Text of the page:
The Little Spacecraft That Couldn't
An audacious quest to reconnect with a vintage NASA spacecraft has suffered a serious setback and is now pretty much over.
At this point, we're sort of scratching our heads. We may take one last run at the spacecraft, but this may be it for an attempt to bring it back to Earth.
The satellite launched in 1978 and has been in a long, looping orbit around the sun for about three decades. Earlier this year, NPR told you about an effort to get in touch with this venerable piece of NASA hardware and send it on one more adventure.
But there are no guarantees when you try to recapture the past.
A team of space enthusiasts recently got permission from NASA to reconnect with the old spacecraft as it approached Earth. The idea was to put it on a new course so that it wouldn't just fly past. Instead, it would be commanded to go to a new orbit and join younger satellites in monitoring space weather.
On Tuesday, and then again Wednesday, the volunteer group sent commands to fire ISEE-3's engines again and again.
"Our first series of burns, we thought went OK," says Keith Cowing, a former NASA guy who is one of the leaders of the volunteer group — the ISEE-3 Reboot Project. "And then when we went to the second set, pretty much nothing happened. And we tried it again, and nothing happened."
Their troubleshooting suggests that nitrogen tanks that are needed to pressurize the fuel either aren't working or are empty, Cowing says. "So, in essence, we can't really fire the engines anymore."
They should probably turn off all the transmitters this time and not have anything left on like they did before. I think we should let it have a good death.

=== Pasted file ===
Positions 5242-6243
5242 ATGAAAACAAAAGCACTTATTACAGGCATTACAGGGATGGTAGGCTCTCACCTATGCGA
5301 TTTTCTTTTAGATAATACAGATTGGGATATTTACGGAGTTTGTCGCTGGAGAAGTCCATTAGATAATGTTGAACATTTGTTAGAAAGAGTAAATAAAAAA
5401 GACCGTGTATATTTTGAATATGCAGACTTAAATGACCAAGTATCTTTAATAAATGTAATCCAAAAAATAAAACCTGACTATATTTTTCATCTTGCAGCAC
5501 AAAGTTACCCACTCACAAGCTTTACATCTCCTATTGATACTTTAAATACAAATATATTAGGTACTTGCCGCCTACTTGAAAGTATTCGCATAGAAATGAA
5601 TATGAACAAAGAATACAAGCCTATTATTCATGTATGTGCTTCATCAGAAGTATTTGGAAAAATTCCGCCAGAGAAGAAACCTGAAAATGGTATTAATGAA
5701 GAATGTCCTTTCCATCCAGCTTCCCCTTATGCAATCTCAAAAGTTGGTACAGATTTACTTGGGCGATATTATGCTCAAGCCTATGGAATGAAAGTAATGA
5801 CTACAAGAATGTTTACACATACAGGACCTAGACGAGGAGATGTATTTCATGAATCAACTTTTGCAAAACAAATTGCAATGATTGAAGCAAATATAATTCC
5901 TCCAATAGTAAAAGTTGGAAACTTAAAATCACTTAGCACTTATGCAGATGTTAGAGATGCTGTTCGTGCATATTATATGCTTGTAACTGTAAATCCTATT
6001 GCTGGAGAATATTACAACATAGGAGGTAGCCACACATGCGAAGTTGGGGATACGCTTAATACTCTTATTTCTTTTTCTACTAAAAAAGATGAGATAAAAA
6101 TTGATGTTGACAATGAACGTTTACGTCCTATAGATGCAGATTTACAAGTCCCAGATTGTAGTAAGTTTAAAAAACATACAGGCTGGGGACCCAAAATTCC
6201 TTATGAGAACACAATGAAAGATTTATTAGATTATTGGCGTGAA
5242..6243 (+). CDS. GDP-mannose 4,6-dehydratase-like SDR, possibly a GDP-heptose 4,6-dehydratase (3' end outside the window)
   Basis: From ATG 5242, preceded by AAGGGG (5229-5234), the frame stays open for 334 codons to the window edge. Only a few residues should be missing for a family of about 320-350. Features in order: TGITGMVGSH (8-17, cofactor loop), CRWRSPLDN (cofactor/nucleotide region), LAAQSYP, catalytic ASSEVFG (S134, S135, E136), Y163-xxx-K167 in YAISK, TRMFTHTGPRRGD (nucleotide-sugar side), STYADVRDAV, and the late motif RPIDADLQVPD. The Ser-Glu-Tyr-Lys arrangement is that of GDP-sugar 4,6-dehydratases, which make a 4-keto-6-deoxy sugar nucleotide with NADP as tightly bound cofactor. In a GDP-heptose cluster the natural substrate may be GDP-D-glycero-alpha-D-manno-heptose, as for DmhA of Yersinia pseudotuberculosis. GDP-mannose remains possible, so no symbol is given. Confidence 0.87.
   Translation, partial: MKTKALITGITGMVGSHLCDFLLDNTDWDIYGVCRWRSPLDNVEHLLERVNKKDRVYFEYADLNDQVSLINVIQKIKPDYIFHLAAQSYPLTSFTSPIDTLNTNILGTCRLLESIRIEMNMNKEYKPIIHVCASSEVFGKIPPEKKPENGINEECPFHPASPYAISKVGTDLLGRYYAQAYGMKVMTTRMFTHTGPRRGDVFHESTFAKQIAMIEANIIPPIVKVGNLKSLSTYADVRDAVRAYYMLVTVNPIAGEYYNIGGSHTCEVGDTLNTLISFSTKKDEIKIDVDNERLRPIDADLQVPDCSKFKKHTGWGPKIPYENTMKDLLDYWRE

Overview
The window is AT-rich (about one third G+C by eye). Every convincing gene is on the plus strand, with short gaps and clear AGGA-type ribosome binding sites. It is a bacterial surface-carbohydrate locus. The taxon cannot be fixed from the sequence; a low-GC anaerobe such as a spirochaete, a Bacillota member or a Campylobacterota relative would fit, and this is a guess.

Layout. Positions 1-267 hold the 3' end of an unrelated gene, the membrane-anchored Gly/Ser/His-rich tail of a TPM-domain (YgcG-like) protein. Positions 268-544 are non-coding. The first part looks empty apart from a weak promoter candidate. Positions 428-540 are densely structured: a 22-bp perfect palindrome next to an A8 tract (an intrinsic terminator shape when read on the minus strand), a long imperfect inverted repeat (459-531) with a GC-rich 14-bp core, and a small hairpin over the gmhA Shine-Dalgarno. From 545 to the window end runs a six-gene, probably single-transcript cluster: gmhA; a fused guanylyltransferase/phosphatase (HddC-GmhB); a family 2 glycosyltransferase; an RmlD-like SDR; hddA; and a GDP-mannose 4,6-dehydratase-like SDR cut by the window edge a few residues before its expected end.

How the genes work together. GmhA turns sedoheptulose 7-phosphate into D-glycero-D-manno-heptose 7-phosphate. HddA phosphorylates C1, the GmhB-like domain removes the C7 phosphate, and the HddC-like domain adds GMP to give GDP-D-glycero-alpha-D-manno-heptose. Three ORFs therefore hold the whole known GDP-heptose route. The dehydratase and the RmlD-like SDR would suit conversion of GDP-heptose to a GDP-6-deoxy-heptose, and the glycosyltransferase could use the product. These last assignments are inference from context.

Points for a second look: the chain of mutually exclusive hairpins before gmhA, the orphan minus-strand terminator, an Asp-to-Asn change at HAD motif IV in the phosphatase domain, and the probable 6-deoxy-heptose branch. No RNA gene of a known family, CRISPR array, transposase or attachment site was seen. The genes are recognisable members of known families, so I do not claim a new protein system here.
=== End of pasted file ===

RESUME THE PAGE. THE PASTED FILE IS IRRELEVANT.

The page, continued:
The earlier engine firings may merely have burned fuel that was already in the fuel lines, says Cowing. If the nitrogen tanks won't work, then the team can't get more fuel into those lines.
That means they won't be able to do a course correction that would let the spacecraft be recaptured into an orbit that would enable it, once again, to do useful science.
"At this point we're sort of scratching our heads," Cowing says. "We may take one last run at the spacecraft, but this may be it for an attempt to bring it back to Earth."
Bob Farquhar, a former NASA mission designer who has always felt a close connection to the spacecraft, told NPR things don't look good. "I don't know what's the matter, but it sounds like it's pretty serious," he says.
Without the thrusters, Farquhar says, there's no way to keep ISEE-3 around. Once it's far enough away that we can't really communicate with it, he says, "they should probably turn off all the transmitters this time and not have anything left on like they did before. I think we should let it have a good death."
Farquhar, who is 81, has long felt his own fate was connected to this spacecraft's. Now, he says, he hopes they're not that connected. "But I am getting pretty old also," he says. "If you measure a spacecraft's life, he's probably about the same age I am."
He says his friend should pass close to Earth on Aug. 10. That's when Farquhar plans to wave goodbye.
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